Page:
• Introduction
  • The object of the game
  • Scoring in squash
  • Serving rules in squash
  • Gameplay
  • Game intervals
  • The squash court
  • Rules and regulations of squash equipment
  • Other rules of squash
  • Sources


  • Point: The winner of a rally receives a point.
  • Game: A game consists of 11 points with at least a two-point lead.
  • Match: A player needs to win 3 out of 5 games to win a match.

Intervals and Changes

  • A maximum of 90s is allowed between warm-up and the start of the match.
  • Players have a 90s rest period between games.
  • Players have a 3mins to treat self-inflicted injuries.
  • Players have a 15mins to treat contributed or opponent-inflicted injuries.
  • Players are allowed 90s to fix or change damaged equipment.


  • At the beginning of each game, the player may choose which service box to serve from.
  • Players alternate the side they are serving after every point.
  • The player who wins a rally always gets to serve.
  • After winning the first point of the game, the player can choose which side they serve from.
  • A player has only one attempt at a successful serve.
  • During service, the server must have at least one foot inside the service box.
  • The ball does not have to bounce before striking it.
  • The ball must hit the front wall above the service line and below the out-line and travel towards the opposite back corner.
  • If the server doesn’t hit the ball while serving, it does not count as a serve.
  • The winner of the last game serves first. 


  • Squash can be played in singles (1 vs 1) and doubles (2 vs 2) formats.
  • After a successful serve, the ball must hit the front wall below the out-line and above the tin before touching the ground.
  • A return is good if the ball hasn’t bounced twice, hits the front wall directly or after bouncing from a side wall, and is not out of the outlines.
  • Volleys (hitting the ball before it touches the floor) are allowed 
  • Blocking another player, or failing to move is considered a fault and leads to losing that point.
  • A player cannot hit the ball twice in a row or carry it.
  • A let means the same point will be played again, often used when a player gets hit by a ball.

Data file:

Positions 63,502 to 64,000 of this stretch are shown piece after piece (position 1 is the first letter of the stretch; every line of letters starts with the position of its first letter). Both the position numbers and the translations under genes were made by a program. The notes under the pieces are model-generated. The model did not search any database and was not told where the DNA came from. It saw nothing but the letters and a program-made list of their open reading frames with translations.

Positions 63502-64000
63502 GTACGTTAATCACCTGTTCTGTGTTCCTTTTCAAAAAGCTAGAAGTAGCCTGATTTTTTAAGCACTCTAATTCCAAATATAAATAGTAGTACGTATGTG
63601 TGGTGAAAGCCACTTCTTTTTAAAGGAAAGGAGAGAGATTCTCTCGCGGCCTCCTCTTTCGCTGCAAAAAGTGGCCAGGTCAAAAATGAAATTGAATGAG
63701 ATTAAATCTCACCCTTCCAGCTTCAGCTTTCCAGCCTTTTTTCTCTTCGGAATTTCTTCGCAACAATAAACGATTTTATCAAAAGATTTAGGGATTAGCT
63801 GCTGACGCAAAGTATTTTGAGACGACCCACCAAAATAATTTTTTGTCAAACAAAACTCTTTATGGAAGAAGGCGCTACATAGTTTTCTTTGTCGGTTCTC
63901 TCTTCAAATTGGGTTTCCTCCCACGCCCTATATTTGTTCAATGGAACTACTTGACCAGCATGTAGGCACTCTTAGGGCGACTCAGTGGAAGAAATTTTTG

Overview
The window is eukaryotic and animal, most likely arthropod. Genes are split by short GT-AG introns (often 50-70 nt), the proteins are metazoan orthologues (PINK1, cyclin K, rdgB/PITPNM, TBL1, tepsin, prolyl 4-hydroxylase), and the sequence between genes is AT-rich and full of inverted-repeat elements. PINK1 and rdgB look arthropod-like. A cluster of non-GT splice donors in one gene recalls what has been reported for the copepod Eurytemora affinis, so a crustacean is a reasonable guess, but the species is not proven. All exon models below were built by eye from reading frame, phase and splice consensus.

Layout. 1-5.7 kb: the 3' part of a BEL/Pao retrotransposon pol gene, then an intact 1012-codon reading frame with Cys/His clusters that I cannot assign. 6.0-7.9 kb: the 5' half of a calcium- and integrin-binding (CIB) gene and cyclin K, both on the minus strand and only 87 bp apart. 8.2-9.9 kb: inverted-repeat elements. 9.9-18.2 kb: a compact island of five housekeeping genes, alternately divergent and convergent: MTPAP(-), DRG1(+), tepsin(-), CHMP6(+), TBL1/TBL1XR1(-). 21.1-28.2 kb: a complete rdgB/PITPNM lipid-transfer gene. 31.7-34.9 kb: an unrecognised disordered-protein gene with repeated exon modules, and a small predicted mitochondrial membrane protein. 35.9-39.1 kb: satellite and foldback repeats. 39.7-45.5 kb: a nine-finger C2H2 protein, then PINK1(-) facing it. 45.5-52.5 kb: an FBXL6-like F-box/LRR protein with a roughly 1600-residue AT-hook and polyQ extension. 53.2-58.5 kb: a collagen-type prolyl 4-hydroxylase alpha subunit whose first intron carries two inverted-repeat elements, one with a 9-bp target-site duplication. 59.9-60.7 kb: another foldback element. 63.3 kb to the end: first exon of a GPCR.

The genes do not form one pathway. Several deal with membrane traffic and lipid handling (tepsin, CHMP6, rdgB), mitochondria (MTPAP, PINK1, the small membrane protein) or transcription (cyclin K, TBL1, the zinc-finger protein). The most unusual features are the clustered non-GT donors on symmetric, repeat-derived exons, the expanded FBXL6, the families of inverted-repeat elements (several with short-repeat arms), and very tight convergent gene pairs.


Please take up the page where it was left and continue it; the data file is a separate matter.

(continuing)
• The first server of the serving team continues from alternate boxes until they lose a point, then it is the other team’s turn to serve.
  • The same process is repeated for the second servers of both teams. 
  • Teammates may change sides for receiving service at the beginning of every game.  


Squash has a long history that has its roots in a 12th-century game called jeu de paume, which is considered the ancestor of all racquet and handball games. Back then, the sport was played without rackets and a ball made from leather and sawdust. In the late 15th century, Dutch inventors created the first rackets and the rules for a ball sport in an enclosed court. This sport quickly became well-known in Europe as real tennis.  

In the early 1800s, a game called racquets was invented by prisoners at the Fleet in London. This game involved smacking the ball against one or two walls instead of playing face-to-face against one another. This sport was easy to pick up and could be played in small spaces, quickly making it a popular pastime for the working class. In the 1830s, students from London’s Harrow School noticed that a punctured ball ”squashed” on impact against the wall, which offered more possibilities for gameplay. Because the Harrow school was located in a dangerous area filled with water pipes, ledges, and chimneys, the students also customized their rackets to be smaller and therefore better suited for small spaces.